Dr. Schnohr notes that light jogging in this study represents vigorous exercise, while strenuous jogging represents very vigorous exercise. “When performed for decades, this activity level could pose health risks, especially to the cardiovascular system,” he adds.

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CDC: most commercial foods for infants, toddlers contain too much salt, sugar

A new study from the Centers for Disease Control and Prevention finds the majority of pre-packaged meals and snacks for toddlers in the US contain high levels of salt or sugar, which researchers say could be putting children’s health at risk.

Pre-packaged toddler meals analyzed in this study contained sodium at levels almost 1.5 times higher than the recommendations set by the Institute of Medicine.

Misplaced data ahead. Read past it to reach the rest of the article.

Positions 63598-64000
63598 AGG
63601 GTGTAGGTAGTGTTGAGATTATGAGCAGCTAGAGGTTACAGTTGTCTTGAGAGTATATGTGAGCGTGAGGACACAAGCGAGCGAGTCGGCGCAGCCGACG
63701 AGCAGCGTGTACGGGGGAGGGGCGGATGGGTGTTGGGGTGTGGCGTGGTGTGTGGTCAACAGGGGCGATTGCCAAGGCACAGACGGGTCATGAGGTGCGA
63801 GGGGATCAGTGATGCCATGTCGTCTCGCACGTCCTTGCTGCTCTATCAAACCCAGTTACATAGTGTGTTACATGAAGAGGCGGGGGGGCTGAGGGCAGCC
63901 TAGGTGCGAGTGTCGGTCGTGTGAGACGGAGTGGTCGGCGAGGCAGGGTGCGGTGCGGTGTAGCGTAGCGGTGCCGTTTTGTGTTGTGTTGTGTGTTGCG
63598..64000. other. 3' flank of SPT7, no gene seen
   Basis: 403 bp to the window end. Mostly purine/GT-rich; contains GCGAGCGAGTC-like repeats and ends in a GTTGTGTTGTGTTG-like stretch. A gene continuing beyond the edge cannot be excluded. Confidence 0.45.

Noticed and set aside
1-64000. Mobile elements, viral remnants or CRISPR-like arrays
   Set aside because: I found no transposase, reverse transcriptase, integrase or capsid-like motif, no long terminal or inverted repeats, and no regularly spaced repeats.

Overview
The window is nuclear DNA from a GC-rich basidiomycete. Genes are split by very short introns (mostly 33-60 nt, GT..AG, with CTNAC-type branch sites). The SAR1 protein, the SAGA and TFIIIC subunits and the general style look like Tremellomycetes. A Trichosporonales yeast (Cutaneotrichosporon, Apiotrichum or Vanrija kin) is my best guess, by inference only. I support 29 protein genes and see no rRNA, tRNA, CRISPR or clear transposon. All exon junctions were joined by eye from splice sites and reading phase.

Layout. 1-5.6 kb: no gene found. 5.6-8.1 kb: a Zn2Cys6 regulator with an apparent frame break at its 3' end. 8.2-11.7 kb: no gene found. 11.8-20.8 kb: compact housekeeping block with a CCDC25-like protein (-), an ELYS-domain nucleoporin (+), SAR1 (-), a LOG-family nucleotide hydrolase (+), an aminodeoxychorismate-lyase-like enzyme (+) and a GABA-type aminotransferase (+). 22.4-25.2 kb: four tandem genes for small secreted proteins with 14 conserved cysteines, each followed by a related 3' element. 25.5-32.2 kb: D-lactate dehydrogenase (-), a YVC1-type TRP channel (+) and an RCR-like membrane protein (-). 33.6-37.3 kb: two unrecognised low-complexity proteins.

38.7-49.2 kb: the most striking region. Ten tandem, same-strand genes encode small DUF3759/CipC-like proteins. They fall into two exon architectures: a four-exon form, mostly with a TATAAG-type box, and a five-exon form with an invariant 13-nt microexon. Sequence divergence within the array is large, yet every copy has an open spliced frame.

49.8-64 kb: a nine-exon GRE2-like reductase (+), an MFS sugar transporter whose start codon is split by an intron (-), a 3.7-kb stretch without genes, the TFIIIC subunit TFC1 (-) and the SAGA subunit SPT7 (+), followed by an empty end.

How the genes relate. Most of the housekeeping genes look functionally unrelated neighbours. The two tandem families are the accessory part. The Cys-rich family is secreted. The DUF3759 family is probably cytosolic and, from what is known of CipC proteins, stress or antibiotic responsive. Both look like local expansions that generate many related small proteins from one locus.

Study leader Mary Cogswell, of the Division of Heart Disease and Stroke Prevention at the Centers for Disease Control and Prevention (CDC), and her team used a 2012 US nutrient database to analyze the sodium and sugar content of 1,074 commercial foods for infants and toddlers.

Within their analysis, they included pre-packaged dinners – such as macaroni cheese and mini hot dogs – snacks, fruits, vegetables, dry cereals, juices and desserts.

Their findings, published in the journal Pediatrics, revealed that 72% of the pre-packaged toddler meals assessed were high in sodium, containing an average of 361 milligrams (mg) per serving.

According to recommendations set by the Institute of Medicine (IOM), toddlers should consume no more than 210 mg of sodium per food serving, meaning that the pre-packaged toddler meals analyzed in this study contained sodium at levels almost 1.5 times higher.

IOM recommendations for school foods also state that children should consume no more than 35% of calories from sugar in each food portion.

However, the researchers found that dry fruit-based snacks included in the study contained an average of 60 g of sugar per portion, meaning around 66% of calories were coming from sugar. Sugar made up an average of 47% of calories among mixed grains and fruit and accounted for more than 35% of calories in dairy-based desserts.